After 3 years of building and maintaining our two Giant Elwoods with Bafang 8Fun rear hub motors, I have decided to purchase a new e-bike to act as a company vehicle for my computer repair business. My existing e-bike is having a few issues with rear wheels, mainly caused by the rider being tall and wide (183cm tall and 103kg). Add to this all the paraphernalia and gear I carry to keep warm, dry and to maintain the bike, then add on the battery and panniers for the electric motor, and then the electric motor itself, and I am overloading the rear wheel by at least 30kg.
The first cheap Chinese wheel that came with the motor broke a few spoke nipples, mainly because of the two cross pattern of spokes and the bigger diameter hub causing the angle of the spokes to stress said nipple, and also because the spokes were a couple of mm short, leaving the head of the spoke nipple without the spoke through it. The rim also wore thin because of heavy breaking, and got damaged when I hit a pothole.
So I decided to replace the rim with the original rim that came with the bike, and laced it to the motor. To avoid stressing the rim and nipples too much, I went for a one cross spoke pattern. However, as yet I have not had the wheel professionally trued, and I am breaking spokes at the hub end when I ride the bike. I am not giving up on it, and the rear wheel will become a project! I intend to use this bike for cycling holidays etc.
To avoid the weight problems, I decided I needed some thing a bit beefy. As it was also going to be used for my newly relocated business, I decided it also needed some carrying capacity. The answer is a cargo bike of some sort. Not wanting to look any more of a dork than I do already, I decided a long tail would suit best, which are specifically designed to carry 180kg or more on the rear wheel.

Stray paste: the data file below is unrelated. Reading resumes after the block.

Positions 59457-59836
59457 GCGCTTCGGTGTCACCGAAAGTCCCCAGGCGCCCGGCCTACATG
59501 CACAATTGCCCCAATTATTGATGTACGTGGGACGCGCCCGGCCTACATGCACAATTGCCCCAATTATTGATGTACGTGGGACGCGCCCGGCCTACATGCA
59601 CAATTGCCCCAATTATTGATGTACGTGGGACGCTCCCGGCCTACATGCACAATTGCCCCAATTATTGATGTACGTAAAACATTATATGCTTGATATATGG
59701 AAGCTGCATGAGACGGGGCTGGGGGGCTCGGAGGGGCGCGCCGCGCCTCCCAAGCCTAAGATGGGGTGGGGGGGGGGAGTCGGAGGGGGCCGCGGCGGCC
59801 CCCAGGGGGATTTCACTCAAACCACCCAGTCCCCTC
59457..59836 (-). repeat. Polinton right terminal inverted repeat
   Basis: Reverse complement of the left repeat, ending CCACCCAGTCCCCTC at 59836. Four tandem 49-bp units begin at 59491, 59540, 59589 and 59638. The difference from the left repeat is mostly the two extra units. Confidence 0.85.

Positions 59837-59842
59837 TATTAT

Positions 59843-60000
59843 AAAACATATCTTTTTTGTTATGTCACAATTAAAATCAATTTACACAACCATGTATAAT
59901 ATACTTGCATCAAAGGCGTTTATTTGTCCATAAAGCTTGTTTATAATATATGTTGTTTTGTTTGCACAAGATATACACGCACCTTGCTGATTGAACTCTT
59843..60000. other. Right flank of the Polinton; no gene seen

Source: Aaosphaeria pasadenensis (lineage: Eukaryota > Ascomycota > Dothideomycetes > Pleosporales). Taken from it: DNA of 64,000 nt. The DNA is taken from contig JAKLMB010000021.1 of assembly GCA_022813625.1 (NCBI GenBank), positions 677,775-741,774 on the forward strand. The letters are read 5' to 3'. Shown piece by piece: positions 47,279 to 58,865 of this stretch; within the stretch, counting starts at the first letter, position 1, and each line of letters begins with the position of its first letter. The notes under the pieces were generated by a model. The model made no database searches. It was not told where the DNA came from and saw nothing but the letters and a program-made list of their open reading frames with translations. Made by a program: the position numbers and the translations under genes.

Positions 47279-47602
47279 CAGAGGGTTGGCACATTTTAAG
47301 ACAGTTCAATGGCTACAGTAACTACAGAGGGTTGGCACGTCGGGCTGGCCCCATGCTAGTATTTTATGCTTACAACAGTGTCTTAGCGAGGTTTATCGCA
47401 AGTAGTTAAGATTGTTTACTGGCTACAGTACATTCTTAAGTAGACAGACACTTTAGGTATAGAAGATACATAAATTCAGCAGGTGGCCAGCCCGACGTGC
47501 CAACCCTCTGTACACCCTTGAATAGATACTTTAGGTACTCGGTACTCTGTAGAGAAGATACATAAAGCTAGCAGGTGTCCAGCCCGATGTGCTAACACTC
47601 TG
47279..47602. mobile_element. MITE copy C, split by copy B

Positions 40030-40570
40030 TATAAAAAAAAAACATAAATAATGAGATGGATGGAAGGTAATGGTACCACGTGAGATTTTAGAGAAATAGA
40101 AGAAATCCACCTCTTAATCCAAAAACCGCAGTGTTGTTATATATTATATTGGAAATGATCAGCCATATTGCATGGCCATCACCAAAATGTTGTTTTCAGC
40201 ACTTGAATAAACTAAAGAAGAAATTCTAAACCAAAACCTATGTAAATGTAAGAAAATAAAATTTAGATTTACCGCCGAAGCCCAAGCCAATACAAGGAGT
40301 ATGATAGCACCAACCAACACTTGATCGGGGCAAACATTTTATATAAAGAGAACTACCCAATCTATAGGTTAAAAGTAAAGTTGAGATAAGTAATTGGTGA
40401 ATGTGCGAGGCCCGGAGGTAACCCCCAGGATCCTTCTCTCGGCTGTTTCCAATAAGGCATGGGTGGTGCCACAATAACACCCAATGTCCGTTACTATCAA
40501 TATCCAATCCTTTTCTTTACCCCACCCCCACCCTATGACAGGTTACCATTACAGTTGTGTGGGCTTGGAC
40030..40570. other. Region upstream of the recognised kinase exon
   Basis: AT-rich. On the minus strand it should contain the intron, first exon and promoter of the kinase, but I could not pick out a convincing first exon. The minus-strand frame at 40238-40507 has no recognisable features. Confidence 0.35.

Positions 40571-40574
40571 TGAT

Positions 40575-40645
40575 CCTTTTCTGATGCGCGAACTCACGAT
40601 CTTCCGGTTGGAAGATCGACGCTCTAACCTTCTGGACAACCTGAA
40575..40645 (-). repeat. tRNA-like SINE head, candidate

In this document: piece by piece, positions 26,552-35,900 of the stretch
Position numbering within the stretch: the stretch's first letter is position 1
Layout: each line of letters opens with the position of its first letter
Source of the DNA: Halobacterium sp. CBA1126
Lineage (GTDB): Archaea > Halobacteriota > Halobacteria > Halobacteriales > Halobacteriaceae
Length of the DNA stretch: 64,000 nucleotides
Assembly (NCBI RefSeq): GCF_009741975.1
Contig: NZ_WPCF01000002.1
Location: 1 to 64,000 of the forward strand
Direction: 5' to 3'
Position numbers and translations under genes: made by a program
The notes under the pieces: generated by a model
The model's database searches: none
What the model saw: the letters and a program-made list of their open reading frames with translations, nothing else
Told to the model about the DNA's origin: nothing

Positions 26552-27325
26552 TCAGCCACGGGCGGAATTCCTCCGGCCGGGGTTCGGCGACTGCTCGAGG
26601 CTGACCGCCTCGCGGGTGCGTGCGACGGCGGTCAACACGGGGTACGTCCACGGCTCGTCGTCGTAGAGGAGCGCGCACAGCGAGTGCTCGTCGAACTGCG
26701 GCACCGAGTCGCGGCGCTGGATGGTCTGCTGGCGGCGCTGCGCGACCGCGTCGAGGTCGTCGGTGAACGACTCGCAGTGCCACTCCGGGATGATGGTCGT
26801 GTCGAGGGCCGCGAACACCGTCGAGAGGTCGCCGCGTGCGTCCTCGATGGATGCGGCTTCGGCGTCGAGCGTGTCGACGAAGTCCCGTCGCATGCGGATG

I looked around for a ready built electric cargo bike, and while there are some great bikes out there by Surly, Felt, Pedego and Yuba, here in NZ they are all exceedingly expensive, in the $5000 to $6500 range.
A lot of self built electric cargo bikes are based on the Yuba Mundo, which seems to be a really easy bike to work on, so I looked around for one. Bicycle Junction in Newtown, Wellington NZ sell two Mundo versions, the V4 and the V5. The V4 is the budget entry model, with 7 speed freewheel derailleurs,and V brakes, whereas the V5 has all the bells and whistles, 24 speed shimano cassette gears, hydraulic discs, hub dynamo, but costs $1000 more! As I was considering a Bafang mid drive motor, it seemed a bit pointless to pay for the front derailleur and three chain rings, and a hub dynamo on an electric bike really is a ridiculous idea! Both bikes use a 48 spoke rear wheel, have a 120kg weight limit for the rider, and can carry vast amounts of cargo. The V4 forks have attachment points for discs front and rear, so I can upgrade in the future if I need to.
So, Lynn and I went into Wellington, and visited the cutest little bike shop in the world, and had a test ride of the Yuba Mundo V4. I found it comfortable, Lynn could ride it at a push – if she was careful of the cross bar! Bicycle Junction were having a 10% off sale, and upped it to 15% as an incentive, so after an hours walk and talk we decided to go for it.
I was going to order a Bafang Mid Drive motor directly from Chine and use my battery off my old bike, but Bicycle Junction sell the Lekkie Summit kits, and while they sound expensive at at $1790, when you add in the risk of ordering from China, the hassle of sorting out all the parts required and you factor in a new battery and charger, it is not a bad deal. And if it is costing a couple of hundred more, the convenience probably makes it worth it. So we negotiated another $90 off, and purchased a complete electric cargo bike for NZ$3400. I have some assembly to do when it arrives, so will document the arrival and conversion in detail in the next post or two.
I have some plans for upgrades and customisation, the bike needs mudguards and I would like the centre stand rather than the side stand, and I will sign write the wheel protector boards for the business. On the electric side, I prefer left hand half grip twist grips for the throttle as we use on our existing bikes, so one of those will be ordered, and I also want to try the Gearsensor, which detects when the gear shift is being operated, and switches the motor off briefly. This saves excessive damage to the gears.
Everything I have learned during the build and use of our existing bikes will help to make the build smooth and slick (hopefully).
Here is an artists impression of the signwriting, but my bike will be orange, not black.